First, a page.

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TOTAL SYNTHESIS SURPRISE
Scientists revise structure of coveted anticancer marine natural product
In a development sure to rock more than a dozen organic research labs worldwide, chemists in Texas have won a race to synthesize what was believed to be a natural product with potent anticancer properties. In doing so, they have discovered that the structure assigned to the natural product more than 10 years ago is wrong.
And even though the revised structure is just now being published, another lab is in hot pursuit of the true molecule.
Known as diazonamide A, the compound was found in a rare marine invertebrate known as Diazona angulata, which lives in waters off the coast of the Philippines. In 1991, chemistry professors William H. Fenical at the University of California, San Diego, and Jon C. Clardy at Cornell University first reported a structure for diazonamide A.
Because of the compound's potential pharmaceutical uses and the scarcity of the sea creature, numerous organic labs--including those of K. C. Nicolaou at Scripps Research Institute and Philip D. Magnus at the University of Texas, Austin--have been laboring to synthesize it.
This is a difficult task, Fenical notes, "because the architecture is so radically different than in other kinds of molecules seen before."
With the help of several unique approaches, assistant professor Patrick G. Harran and his colleagues in the biochemistry department at the University of Texas Southwestern Medical Center in Dallas have crossed the finish line, synthesizing the molecule identical to the structure proposed in 1991. But after comparing what they had synthesized with a sample of the natural product, Harran's group saw that the two compounds clearly were not the same: The stuff they'd made degraded readily, for example.
A deeper look at the original crystallography and NMR data turned up several key misassignments. For example, at one position, a protonated nitrogen had been mistaken for an oxygen.
Harran and coworkers' synthesis of the original structure plus their de-termination of the revised structure, detailed in two papers published this week [Angew. Chem. Int. Ed., 40, 4765 and 4770 (2001)], have drawn both shock and admiration from diazonamide researchers.
"It's a nice piece of chemistry," Magnus says. "Some people are going to be upset, but it's better to know than not to know."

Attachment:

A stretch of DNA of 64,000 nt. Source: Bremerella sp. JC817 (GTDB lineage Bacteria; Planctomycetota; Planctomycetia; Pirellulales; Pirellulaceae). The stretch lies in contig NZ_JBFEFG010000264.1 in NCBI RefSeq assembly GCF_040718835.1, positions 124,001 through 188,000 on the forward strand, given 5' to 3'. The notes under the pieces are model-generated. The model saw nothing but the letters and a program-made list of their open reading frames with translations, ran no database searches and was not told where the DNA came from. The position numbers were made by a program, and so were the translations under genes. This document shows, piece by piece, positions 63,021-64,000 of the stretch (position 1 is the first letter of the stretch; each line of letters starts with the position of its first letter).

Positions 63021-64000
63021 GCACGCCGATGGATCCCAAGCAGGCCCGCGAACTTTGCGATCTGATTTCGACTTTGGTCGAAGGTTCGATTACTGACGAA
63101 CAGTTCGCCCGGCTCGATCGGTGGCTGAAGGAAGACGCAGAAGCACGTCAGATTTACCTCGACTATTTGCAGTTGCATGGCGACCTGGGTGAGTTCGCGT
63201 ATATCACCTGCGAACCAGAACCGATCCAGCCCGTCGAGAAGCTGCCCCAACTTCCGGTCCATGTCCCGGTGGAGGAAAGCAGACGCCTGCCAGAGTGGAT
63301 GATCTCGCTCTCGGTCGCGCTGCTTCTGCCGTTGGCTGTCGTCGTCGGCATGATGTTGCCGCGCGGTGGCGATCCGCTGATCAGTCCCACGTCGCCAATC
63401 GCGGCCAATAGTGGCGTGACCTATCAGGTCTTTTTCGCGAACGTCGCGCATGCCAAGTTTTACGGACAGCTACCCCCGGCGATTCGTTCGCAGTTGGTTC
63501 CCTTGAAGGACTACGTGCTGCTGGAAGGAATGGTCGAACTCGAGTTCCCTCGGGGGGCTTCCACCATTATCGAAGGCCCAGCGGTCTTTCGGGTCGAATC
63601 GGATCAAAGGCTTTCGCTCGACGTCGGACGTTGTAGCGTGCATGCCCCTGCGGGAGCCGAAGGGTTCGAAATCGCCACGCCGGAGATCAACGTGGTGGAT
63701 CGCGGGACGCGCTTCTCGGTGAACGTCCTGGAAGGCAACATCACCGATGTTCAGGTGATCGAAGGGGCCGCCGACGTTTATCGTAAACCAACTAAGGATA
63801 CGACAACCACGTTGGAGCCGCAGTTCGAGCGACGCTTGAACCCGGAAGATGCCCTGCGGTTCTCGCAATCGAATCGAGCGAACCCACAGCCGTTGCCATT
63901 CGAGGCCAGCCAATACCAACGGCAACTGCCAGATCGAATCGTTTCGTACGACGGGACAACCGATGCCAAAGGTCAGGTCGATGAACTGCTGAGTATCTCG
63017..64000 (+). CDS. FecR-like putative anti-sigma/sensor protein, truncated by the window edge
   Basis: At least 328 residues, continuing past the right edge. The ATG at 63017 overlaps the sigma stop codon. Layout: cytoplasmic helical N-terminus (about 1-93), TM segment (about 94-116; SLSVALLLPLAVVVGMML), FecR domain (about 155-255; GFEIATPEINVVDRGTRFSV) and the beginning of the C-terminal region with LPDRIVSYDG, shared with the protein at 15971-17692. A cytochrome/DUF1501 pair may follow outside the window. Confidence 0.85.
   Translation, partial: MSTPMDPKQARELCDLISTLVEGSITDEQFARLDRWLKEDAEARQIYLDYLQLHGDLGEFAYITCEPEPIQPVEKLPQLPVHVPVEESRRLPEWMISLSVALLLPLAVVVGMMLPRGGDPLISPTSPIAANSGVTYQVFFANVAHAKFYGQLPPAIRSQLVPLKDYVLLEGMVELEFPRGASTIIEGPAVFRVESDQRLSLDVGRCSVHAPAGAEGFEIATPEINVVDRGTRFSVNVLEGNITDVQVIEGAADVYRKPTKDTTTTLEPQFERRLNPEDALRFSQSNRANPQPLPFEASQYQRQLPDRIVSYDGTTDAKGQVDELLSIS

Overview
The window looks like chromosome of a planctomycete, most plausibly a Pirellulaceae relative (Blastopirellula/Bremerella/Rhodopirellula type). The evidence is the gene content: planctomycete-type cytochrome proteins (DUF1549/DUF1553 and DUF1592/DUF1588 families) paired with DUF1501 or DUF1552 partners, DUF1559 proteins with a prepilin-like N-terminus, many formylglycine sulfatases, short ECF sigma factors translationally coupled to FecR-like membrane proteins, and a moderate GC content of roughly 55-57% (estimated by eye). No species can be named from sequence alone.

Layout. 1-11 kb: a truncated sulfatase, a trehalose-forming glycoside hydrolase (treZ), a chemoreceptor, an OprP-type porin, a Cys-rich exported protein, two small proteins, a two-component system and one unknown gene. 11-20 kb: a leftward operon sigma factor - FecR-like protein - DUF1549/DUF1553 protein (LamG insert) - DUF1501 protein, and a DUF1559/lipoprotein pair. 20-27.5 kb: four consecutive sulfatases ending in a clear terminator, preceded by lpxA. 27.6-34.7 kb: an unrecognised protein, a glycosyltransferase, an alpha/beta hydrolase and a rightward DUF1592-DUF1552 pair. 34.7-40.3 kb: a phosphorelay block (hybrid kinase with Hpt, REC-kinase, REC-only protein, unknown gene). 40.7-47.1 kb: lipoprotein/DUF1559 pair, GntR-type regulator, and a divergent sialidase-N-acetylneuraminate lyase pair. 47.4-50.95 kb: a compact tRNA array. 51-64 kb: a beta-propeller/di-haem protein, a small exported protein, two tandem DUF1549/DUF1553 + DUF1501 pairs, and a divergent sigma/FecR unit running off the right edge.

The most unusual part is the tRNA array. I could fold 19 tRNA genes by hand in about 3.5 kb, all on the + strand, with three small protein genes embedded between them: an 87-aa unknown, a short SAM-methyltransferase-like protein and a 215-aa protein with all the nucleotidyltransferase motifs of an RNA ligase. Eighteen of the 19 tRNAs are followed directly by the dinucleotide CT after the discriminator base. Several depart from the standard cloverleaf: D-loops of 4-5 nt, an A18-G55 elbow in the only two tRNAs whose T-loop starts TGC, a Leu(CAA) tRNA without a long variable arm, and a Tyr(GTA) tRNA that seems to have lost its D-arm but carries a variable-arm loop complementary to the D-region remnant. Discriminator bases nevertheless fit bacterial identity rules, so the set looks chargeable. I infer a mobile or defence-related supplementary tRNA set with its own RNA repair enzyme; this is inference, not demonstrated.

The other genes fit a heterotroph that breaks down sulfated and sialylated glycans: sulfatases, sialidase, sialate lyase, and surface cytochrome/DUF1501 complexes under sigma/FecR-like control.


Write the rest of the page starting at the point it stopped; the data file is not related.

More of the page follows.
Clardy calls the report "an impressive bit of analysis." And chemistry professor Edwin Vedejs at the University of Michigan, Ann Arbor, says: "Synthetic chemists are going to love this. Harran's effort has resulted in a revision of key features in an X-ray crystal structure. This could not be better from a teaching standpoint."
Harran's group also reports that, fortuitously, the structure they synthesized turns out to be every bit as powerful biologically as the true natural product. "We got very lucky that what we have made is biologically the same, since one of the major goals is to use synthetic derivatives to probe diazonamide function," Harran says.
Those pursuing a total synthesis of the true natural product will "have to change our syntheses somewhat to accommodate the new diazonamide structure," says Joseph P. Konopelski, professor and chairman of the University of California, Santa Cruz, chemistry department.
But even that race could soon be over: According to postdoc Mali V. Reddy and graduate student Scott A. Snyder, both in Nicolaou's lab, their group has been working to synthesize the real diazonamide A and hopes to complete a total synthesis in the next few months.
The fascination with diazonamide won't stop at total synthesis, however. "The work on this structural type is really just beginning," Konopelski says.
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Copyright © 2001 American Chemical Society